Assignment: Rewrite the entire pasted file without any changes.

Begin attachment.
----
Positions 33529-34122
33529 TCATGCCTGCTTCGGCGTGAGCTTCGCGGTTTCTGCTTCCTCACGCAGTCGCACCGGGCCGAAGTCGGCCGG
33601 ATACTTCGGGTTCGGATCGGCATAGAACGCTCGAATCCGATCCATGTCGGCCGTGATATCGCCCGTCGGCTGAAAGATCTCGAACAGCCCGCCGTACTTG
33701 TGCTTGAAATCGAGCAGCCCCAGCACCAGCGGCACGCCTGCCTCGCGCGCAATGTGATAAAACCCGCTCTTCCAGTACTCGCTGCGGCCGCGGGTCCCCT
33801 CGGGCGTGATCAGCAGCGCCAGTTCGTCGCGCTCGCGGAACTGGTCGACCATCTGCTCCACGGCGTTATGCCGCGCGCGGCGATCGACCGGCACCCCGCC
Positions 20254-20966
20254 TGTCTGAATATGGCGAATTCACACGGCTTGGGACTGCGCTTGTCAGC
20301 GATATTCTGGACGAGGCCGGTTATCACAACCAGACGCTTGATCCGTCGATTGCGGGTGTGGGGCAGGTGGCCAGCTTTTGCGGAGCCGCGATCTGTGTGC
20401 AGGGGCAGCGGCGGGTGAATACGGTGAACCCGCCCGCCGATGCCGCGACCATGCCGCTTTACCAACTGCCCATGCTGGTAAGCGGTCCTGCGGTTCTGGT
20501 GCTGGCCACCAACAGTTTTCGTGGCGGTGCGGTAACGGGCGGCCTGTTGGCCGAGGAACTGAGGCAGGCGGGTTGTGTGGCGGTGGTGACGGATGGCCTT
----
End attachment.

Positions 33529-34122
33529 TCATGCCTGCTTCGGCGTGAGCTTCGCGGTTTCTGCTTCCTCACGCAGTCGCACCGGGCCGAAGTCGGCCGG
33601 ATACTTCGGGTTCGGATCGGCATAGAACGCTCGAATCCGATCCATGTCGGCCGTGATATCGCCCGTCGGCTGAAAGATCTCGAACAGCCCGCCGTACTTG
33701 TGCTTGAAATCGAGCAGCCCCAGCACCAGCGGCACGCCTGCCTCGCGCGCAATGTGATAAAACCCGCTCTTCCAGTACTCGCTGCGGCCGCGGGTCCCCT
33801 CGGGCGTGATCAGCAGCGCCAGTTCGTCGCGCTCGCGGAACTGGTCGACCATCTGCTCCACGGCGTTATGCCGCGCGCGGCGATCGACCGGCACCCCGCC
Positions 20254-20966
20254 TGTCTGAATATGGCGAATTCACACGGCTTGGGACTGCGCTTGTCAGC
20301 GATATTCTGGACGAGGCCGGTTATCACAACCAGACGCTTGATCCGTCGATTGCGGGTGTGGGGCAGGTGGCCAGCTTTTGCGGAGCCGCGATCTGTGTGC
20401 AGGGGCAGCGGCGGGTGAATACGGTGAACCCGCCCGCCGATGCCGCGACCATGCCGCTTTACCAACTGCCCATGCTGGTAAGCGGTCCTGCGGTTCTGGT
20501 GCTGGCCACCAACAGTTTTCGTGGCGGTGCGGTAACGGGCGGCCTGTTGGCCGAGGAACTGAGGCAGGCGGGTTGTGTGGCGGTGGTGACGGATGGCCTT